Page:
Group Photo
Ed Faraone (top, right) poses with other members of 4th Battalion, 5th Air Defense Artillery Regiment, 1st Cavalry Division, at For Hood, Texas, in the early 1990s. Faraone medically retired from the Army in 1997 because of asthma.

Ed Faraone loves boxing. Photos, memorabilia and autographed gloves of fighters such as George Foreman, Joe Frazier and Manny Pacquaio adorn the walls of his home near Sarasota, Florida. Faraone said he’s managed to collect about 62 gloves over the years and is only still searching for one signed by Muhammad Ali.

There are a lot of parallels between these boxers’ careers and Faraone’s life over the past 25 years. Much like a fighter, he’s been dealt quite a few blows that have nearly knocked him out.

Faraone served nearly six years in the Army as a nurse before medical retirement for asthma in 1997. He received a disability rating from the Department of Defense, but no one told him about benefits from the Department of Veterans Affairs or that he had access to them for continued care. He recalls quickly signing and dating lots of paperwork but getting little direction as to what to do next.

“When you’re let out, it’s just as much hurry-up-and-leave as it is hurry-up-and-wait when you’re in the military,” he said of his experience.

Over the following years, his health worsened. By 2010, it was common for him to be in the hospital for four or five weeks at a time. And as doctors struggled to fully diagnose what was wrong, his employer laid him off.

Because he couldn’t work, he and his wife found themselves living on less than $650 a month. Fortunately, he said, they owned their home and figured out how to survive.

This scenario continued for nearly a decade until 2019, when a new primary care doctor took one look at him and asked how long he had had lupus. The question caught Faraone off guard, as that possibility had not come up until then. Tests confirmed the doctor’s hunch and started providing answers to the medical issues Faraone had faced for years.

Around the same time, Faraone once again fell very ill. But instead of going back to the local hospital where he feared he’d be stuck without answers, he asked his wife to drive him to the VA hospital emergency room more than an hour away in Bay Pines. He was assigned to a rheumatologist, dermatologist and gastrointestinal doctor and began receiving care.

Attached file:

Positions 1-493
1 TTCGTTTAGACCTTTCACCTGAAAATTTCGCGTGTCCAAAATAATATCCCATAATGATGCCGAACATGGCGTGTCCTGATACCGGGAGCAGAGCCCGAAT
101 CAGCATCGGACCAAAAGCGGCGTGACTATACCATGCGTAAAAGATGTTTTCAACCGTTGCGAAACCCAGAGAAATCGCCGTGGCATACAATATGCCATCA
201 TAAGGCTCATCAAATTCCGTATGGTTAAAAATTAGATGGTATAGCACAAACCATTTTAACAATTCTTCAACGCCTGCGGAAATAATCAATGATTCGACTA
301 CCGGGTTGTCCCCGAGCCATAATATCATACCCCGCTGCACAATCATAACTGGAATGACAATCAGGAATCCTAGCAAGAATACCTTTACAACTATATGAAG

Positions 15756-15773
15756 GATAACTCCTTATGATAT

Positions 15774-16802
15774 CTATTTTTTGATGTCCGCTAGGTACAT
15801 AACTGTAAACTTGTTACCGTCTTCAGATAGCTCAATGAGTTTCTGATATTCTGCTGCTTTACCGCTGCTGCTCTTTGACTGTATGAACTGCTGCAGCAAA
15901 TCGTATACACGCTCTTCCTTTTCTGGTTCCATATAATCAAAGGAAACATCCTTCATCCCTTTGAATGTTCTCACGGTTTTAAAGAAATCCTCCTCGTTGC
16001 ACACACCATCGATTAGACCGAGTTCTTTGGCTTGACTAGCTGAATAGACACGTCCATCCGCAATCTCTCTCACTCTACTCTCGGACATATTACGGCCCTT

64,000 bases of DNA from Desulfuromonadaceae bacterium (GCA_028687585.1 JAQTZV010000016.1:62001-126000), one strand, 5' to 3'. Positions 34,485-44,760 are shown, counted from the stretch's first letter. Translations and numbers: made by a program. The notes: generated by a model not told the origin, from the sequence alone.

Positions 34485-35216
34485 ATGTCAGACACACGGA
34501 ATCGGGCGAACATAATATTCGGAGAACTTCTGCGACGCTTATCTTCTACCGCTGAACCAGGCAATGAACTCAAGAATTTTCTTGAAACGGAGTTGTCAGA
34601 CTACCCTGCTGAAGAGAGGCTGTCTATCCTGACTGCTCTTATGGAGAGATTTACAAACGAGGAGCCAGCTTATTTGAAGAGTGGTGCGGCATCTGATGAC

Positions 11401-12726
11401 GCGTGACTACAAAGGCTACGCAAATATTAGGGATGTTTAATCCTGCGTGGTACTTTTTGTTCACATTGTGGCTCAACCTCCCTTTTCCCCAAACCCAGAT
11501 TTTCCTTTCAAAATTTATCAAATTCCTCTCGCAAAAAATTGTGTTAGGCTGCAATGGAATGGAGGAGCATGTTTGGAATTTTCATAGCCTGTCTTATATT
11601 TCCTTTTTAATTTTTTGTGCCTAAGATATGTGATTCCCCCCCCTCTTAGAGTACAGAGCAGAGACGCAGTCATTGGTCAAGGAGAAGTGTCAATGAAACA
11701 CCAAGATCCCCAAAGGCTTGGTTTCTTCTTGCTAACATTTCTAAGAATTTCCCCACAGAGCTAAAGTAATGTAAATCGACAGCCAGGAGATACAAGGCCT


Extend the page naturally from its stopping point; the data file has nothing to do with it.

While he was being treated by VA doctors, he learned that he may not have been receiving the disability benefits he deserved. He reached out to the Florida governor’s office for help locating his military medical records, unaware they were available through the VA. The staff armed him with a piece of information that ultimately changed his life.

“She gave me a phone number and she said, ‘Call this number and they can assist you,’” Faraone said. “And on the day that I called, I got transferred to Jackie.”

Jackie Graham
Benefits advocate Jackie Graham worked with Faraone to get his unadjudicated VA claim processed.

Jackie Graham, a DAV benefits advocate, had a similar experience as Faraone when she transitioned from the Army in 2005. She described her exit like being thrown into a swimming pool without knowing how to swim.

“When I got out, the VA was just a pamphlet,” said Graham.

Today, service members have access to many more resources, including mandatory transition classes, but the process can still be a challenge to navigate. That’s where Graham said she comes in, drawing inspiration from her own experience of filing a VA disability claim to help guide others through the process. She’s been helping veterans in different capacities since she left military service. Being a benefits advocate, she said, allows her to combine her passion for research with helping veterans like Faraone.

During Graham’s first conversation with him, she learned about the struggle to locate his service treatment records. She discovered that in the hurried transition process out of the military, a 1997 VA claim was misfiled in his records and was never processed or adjudicated.

Finding both the records and the unadjudicated claim, Graham was able to help him schedule appointments and file for and receive a VA disability rating for his asthma and several other service-connected illnesses and injuries.

National Service Director Jim Marszalek said Graham’s actions and skill demonstrate what makes DAV’s benefits advocates invaluable to veterans navigating the VA health care system.

“Because of her attention to detail and understanding of the adjudication process, she was able to give this veteran a peace of mind that he has not been able to experience for more than two decades,” said Marszalek.

For Faraone, working with Graham and DAV was a refreshing change from how he had been treated the previous 25 years. Instead of getting passed around from person to person, Faraone said that in less than 60 days he was in appointments with VA doctors and Graham was routinely checking on his progress.

“I look at every claim as if it’s my claim,” said Graham. “I’m going to do for you what I would want you to do for me.”

Faraone said he can’t thank Graham enough. He still has a host of medical issues he faces daily, but he credits her with saving him from a path toward homelessness. He said because of her help, he has access to the care he needs and no longer worries about his day-to-day expenses.

Like the great fighters whose photos and gloves hang on the walls of his home office, Faraone has shown the grit and determination to keep fighting for answers to his health problems. He fought many of those rounds on his own and was getting weary, he now has a great team of people in his corner providing guidance, answers, and some relief from the medical and financial burdens he’s faced.

DAV, he says, has helped restore his desire to keep fighting.